Sat, Jun 09, 2018 - Page 13 News List

Ian’s Table:Creature of the dark

White asparagus is much prized in Europe and is now available from local farms in Taiwan and deserves to be celebrated for its great quality and flavor

By Ian Bartholomew  /  Contributing Reporter

White asparagus has more than enough cachet to be served as the main event, but can also serve to enhance simple dishes like this chicken with lemon sauce.

Photo: Ian Bartholomew

It is now the height of the asparagus season and it would be remiss not to trumpet the claims of the excellent locally grown varieties that are now hitting the market shelves. Taiwan farmers have achieved wonders in the last few years and quality rivals that of European and American imports. This is particularly the case with white asparagus, the ultimate luxury vegetable, which is available from excellent farms in areas around Yunlin and is currently making an appearance in Hualien, among other new locations.

In truth, I have been wary of locally grown asparagus, having had some bad experiences with excessively fibrous or bitter tasting plants. This year, presented with bunches of thick, ivory-skinned asparagus from local farms, I couldn’t resist, and discovered just how very good they were. White asparagus does not keep well at the best of times, and while one can accept that transshipment technology is pretty amazing these days, nothing ever really beats fresh.

White asparagus is not different from the usual green asparagus, but is created through a labor intensive process of protecting the shoots from the sun so that they do not undergo photosynthesis. Exposure to the sun leads to the production of chlorophyll, which turns the shoots green. For the production of white asparagus, soil is piled over the shoots so that they remain underground, and it is this labor, and the greater effort required to harvest these “buried” shoots, that accounts for the high cost of white asparagus. However, leave them on the kitchen counter once you get them home from the market on a sunny day, and you will have green asparagus in no time.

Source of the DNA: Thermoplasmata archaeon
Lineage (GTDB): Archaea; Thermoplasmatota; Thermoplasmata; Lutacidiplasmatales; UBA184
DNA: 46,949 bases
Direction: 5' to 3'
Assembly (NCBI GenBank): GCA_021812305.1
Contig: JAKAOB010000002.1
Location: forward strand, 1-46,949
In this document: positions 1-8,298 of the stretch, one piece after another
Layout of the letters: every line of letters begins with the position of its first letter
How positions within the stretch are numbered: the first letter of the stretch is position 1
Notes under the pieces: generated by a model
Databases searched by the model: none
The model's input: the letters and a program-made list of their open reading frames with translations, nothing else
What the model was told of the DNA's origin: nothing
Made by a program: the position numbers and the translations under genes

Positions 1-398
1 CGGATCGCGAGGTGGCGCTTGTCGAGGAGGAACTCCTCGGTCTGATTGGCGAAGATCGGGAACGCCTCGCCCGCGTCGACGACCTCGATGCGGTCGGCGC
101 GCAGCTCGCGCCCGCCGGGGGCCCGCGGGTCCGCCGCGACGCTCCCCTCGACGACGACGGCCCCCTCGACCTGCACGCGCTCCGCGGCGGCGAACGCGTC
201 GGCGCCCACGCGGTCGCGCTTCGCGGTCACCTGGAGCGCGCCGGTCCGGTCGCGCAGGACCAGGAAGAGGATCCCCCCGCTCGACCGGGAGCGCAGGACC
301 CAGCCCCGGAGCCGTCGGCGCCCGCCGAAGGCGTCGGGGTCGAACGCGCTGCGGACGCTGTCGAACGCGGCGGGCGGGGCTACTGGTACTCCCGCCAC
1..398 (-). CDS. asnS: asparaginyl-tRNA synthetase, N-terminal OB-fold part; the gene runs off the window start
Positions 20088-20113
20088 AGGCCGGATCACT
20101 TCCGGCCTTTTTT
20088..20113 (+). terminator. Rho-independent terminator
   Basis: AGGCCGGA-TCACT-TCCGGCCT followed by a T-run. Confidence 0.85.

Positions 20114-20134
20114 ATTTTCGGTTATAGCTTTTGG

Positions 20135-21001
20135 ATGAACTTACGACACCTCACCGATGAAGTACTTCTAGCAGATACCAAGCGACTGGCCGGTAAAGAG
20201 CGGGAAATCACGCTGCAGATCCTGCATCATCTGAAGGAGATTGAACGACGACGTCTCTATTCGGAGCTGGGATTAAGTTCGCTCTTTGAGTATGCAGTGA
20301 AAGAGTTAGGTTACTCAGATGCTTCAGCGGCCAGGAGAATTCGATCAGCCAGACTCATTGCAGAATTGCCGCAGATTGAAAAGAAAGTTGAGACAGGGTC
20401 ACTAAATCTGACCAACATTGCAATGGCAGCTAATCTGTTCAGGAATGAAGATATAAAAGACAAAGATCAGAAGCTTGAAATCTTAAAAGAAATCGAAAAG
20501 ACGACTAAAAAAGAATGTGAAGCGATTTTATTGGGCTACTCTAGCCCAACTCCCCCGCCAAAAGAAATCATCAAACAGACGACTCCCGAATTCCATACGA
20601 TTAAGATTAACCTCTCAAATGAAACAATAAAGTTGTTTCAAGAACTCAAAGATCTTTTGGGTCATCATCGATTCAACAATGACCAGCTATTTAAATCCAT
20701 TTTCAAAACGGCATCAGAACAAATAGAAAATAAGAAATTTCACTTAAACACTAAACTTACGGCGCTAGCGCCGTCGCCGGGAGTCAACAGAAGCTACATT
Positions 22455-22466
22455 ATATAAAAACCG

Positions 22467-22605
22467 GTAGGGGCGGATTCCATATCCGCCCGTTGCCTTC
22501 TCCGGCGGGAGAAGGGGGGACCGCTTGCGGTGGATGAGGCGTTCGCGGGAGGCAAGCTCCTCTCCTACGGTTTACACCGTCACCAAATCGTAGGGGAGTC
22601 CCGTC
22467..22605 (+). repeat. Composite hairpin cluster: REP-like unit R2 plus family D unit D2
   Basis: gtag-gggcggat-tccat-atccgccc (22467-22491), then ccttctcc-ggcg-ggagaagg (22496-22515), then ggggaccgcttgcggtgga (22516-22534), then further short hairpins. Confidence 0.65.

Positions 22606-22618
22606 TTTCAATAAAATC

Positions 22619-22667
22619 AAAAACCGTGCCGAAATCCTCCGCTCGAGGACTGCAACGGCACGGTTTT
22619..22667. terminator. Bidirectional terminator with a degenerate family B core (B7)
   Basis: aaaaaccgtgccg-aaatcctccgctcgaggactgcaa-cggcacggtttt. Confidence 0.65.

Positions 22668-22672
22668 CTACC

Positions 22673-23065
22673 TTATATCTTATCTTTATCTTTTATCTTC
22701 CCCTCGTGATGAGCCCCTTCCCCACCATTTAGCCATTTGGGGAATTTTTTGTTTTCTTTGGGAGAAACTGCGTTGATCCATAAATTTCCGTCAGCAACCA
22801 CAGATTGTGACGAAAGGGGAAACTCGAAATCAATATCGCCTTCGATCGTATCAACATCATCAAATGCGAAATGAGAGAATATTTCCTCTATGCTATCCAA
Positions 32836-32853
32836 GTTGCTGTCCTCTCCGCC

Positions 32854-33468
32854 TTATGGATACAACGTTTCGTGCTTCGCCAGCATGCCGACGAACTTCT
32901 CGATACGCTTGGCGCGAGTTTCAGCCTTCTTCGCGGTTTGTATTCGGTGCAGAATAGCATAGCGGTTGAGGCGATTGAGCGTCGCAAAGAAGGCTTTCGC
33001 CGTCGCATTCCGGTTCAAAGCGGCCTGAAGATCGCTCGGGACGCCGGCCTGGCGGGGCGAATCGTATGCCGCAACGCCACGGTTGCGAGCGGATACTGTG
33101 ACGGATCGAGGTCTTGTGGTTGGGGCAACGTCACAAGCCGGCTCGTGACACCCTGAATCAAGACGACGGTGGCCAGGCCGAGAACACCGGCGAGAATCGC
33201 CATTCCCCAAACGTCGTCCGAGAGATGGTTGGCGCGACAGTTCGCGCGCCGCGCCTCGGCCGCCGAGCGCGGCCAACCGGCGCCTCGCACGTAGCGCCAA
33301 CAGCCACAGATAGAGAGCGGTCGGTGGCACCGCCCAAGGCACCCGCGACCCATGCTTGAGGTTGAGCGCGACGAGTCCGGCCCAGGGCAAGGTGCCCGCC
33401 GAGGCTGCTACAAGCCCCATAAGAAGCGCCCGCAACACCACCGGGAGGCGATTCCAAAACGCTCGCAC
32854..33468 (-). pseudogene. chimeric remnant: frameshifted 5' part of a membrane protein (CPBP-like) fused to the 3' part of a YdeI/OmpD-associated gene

White asparagus should be protected from sunlight with great care. Their aversion to sunlight has even earned them a reputation for being the vampires of the vegetable kingdom. If you have the good fortune to obtain some nice plump shoots of white asparagus from the market, use them as soon as possible, and if you must store them, wrap them well in newspaper, then a plastic bag and keep in the fridge.

The extent to which you need to peel asparagus can be a fraught question, with some types requiring virtually no peeling, while others need to have a thick outer layer removed. White asparagus has a thick and inedible fibrous exterior and this should be thoroughly cut away. While quick cooking is often the rule for green asparagus, to ensure a delightful crispness of texture, the white variety generally requires longer cooking, with soft, luscious texture being the key element. While there are no hard and fast rules, I find that blanching the asparagus in salted boiling water to be a good preparation for using these shoots in almost any dish. Some authorities also demand a subsequent soaking in ice water, but I do not see the point in this.

White asparagus is probably more of a European specialty, and can often be found pickled in delicatessens as part of the vast array of Mediterranean preserved vegetables. I have never seen the appeal of those ivory storks in sour pickling brine, so anemic and ghostly, but this is an understandable response to the relatively short season for fresh white asparagus. For cooked asparagus, the most traditional method of preparation is in an emulsion of meat or vegetable stock and butter, though in this more health-conscious age, steaming is often preferred.

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